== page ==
I like flamboyant cakes..with icing, fondant et al. I am currently dwelling on my love for Chantilly cream, as you can see from my last profiterole post, such decadent cream is enough excuse to make and bake, for as long as I can savour the Chantilly cream. Again and again.
We had no celebrations called for flamboyant cakes. Well, not at least until couple of weeks time (!), so maybe I should call this my 'rehearsal' cake, just to practice a bit of piping, a bit of decorating. Baking is sometimes just a reason to rejoice in itself. Or rejoicing in memories of childhood and those days of being my Mama's sous chef. I have seen her baked this genoise for as long as I can remember, famously for our tea time, and this recipe has also been made into my mother's ever varied, fanciful roulade creations. When I rejoiced in the pleasure of another successful Victoria sponge, she insists that nothing beats this recipe for a perfect sponge cake. I agree, this cake is as delicious on its own, and definitely a hit with surprised berries as the filling.
One time, I baked a mini version of this cake, and asked The Husband to come home for a 'surprise'. Although he was slightly disappointed that we were on a different planet for the 'surprise' that he had in mind, he stuffed the whole cake (albeit small version!) in less than 5 minutes!! Cream and all, with probably a forkful piece left for me, thanks a bunch. This time, I made a bigger version, with a teeny weeny portion for my lil sous-chef who insisted to be carried by Mommy to the local shop for my double cream 'grocery shopping'.
The tip for a beautifully risen genoise lies in the freshness of the eggs; beat the eggs until pale and really fluffy in order to get a risen sponge.
A few tips from my mom, The Baker, that I have mastered over the years of genoise baking:
- Always use a metal bowl for whisking, and metal spoon for folding the flour and butter in the batter. This apparently helps 'trap the air bubbles' to create a sponge that does not turn flat!
- When you fold the flour, never mind if the mixture is not well mixed. Underfolding is better than overfolding.
- Make sure the melted butter is ever so slightly warm prior to folding it into the batter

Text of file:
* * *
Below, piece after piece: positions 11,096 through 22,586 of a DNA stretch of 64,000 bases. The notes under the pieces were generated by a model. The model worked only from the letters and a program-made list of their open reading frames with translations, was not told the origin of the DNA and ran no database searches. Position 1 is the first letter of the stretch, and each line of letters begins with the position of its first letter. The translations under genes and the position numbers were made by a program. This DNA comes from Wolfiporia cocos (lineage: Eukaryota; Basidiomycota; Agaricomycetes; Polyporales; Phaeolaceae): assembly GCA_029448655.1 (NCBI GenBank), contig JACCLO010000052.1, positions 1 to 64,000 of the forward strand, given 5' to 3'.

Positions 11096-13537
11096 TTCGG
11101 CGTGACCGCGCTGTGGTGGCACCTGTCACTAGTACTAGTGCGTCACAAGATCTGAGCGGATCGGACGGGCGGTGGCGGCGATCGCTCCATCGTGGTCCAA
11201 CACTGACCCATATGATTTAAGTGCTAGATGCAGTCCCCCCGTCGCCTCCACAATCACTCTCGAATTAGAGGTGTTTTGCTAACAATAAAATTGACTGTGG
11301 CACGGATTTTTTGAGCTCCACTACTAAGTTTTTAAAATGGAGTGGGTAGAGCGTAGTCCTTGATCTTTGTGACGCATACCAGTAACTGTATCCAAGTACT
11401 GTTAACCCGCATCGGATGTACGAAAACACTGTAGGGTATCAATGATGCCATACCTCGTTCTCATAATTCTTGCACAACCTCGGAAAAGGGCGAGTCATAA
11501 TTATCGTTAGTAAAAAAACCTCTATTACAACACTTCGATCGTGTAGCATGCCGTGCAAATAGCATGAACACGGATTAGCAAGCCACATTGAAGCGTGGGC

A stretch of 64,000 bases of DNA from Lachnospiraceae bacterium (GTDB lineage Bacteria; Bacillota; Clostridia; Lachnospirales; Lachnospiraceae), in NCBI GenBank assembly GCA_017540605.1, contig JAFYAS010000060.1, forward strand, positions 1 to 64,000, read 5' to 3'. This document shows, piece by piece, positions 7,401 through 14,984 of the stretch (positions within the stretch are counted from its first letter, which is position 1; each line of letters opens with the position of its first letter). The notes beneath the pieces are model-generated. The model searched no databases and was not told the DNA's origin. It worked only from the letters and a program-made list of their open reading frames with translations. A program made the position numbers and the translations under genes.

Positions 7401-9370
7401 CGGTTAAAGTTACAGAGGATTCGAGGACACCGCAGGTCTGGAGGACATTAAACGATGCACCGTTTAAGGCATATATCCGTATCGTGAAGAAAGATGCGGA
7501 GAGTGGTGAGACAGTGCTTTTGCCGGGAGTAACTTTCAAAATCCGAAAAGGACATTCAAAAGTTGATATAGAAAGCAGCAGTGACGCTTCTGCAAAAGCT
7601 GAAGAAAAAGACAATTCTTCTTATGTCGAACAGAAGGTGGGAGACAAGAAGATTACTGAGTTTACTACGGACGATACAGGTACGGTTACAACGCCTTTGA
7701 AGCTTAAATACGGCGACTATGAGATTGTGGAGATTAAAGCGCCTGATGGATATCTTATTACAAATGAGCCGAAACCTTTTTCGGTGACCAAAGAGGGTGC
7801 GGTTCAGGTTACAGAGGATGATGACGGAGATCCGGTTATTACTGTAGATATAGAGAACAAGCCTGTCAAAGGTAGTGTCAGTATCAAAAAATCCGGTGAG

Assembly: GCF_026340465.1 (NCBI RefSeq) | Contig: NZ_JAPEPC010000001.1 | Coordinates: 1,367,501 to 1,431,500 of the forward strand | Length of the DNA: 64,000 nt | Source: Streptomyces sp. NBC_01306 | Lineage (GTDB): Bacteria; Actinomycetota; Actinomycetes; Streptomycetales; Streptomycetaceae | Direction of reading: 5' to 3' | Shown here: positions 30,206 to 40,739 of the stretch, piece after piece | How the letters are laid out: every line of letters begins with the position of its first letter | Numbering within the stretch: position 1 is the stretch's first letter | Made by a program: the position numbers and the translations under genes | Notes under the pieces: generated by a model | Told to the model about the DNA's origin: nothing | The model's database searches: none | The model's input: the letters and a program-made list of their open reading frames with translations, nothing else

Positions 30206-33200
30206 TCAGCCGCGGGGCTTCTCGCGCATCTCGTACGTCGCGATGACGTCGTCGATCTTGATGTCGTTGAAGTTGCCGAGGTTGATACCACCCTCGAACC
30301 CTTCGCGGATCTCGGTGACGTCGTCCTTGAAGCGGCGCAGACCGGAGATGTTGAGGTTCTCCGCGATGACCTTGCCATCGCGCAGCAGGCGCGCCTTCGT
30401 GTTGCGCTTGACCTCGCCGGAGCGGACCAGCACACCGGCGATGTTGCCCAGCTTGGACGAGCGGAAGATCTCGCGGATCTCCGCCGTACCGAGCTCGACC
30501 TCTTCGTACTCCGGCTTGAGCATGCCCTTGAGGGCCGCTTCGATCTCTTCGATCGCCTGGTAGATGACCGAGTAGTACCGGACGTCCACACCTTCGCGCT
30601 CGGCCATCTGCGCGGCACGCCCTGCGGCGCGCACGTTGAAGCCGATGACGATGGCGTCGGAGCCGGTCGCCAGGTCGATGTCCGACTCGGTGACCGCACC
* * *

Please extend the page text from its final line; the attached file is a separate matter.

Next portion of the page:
- And, don't let the hassle of bain-marie put you off from the best sponge about to be created in your kitchen!
So let's bake whilst summer is still fruitful with the berries...
Vanilla Genoise Cake with Strawberry Surprise
makes 2 x 8 inch sandwich pans
4 large eggs
160g plain flour-sifted
1 tsp vanilla essence
2 tbsp melted butter
300ml double cream
2 tbsp icing sugar
1 tsp vanilla extract
(Whip all above ingredients on high speed until soft peaks are formed)
200g strawberries-hulled and halved
Preheat oven at 170C.
Prepare the bain-marie (water bath) on the hob until water is hot ( not boiling), and turn off the heat. add the eggs and sugar in a large mixing bowl and place the bowl over the hot water bath. Using a handheld mixer, beat the eggs and sugar until pale, ribbony and fluffy. Add the vanilla essence and beat again for few more minutes.
Add in the flour and quickly fold over the flour using a metal spoon. Do not overdo the folding. Drizzle in the melted butter, fold over few more times. Divide the batter equally into 2 sandwich pans and bake for 20 minutes at 170C.
Once the cake is almost golden colour, remove from the oven and DO NOT insert the skewer as this might deflate the sponge. Cool the cakes from the tin immediately onto the wire rack.
Et voila! You just bake a beautiful genoise..
Now comes the exciting part. As genoise can be dry, the best way to moisten it is with fruits, syrup, or cream. Lots and lots of cream.
Spread the Chantilly cream on the cake and arrange the strawberries on top. Then sandwich the other cake on top.
Now get your piping bags into action, and let's create something magical. Roses, lace borders, add a bit of red tinge, or even some cocoa in the cream for a bit of chocolatey flavour..the choice is yours.
Time to enjoy the cake!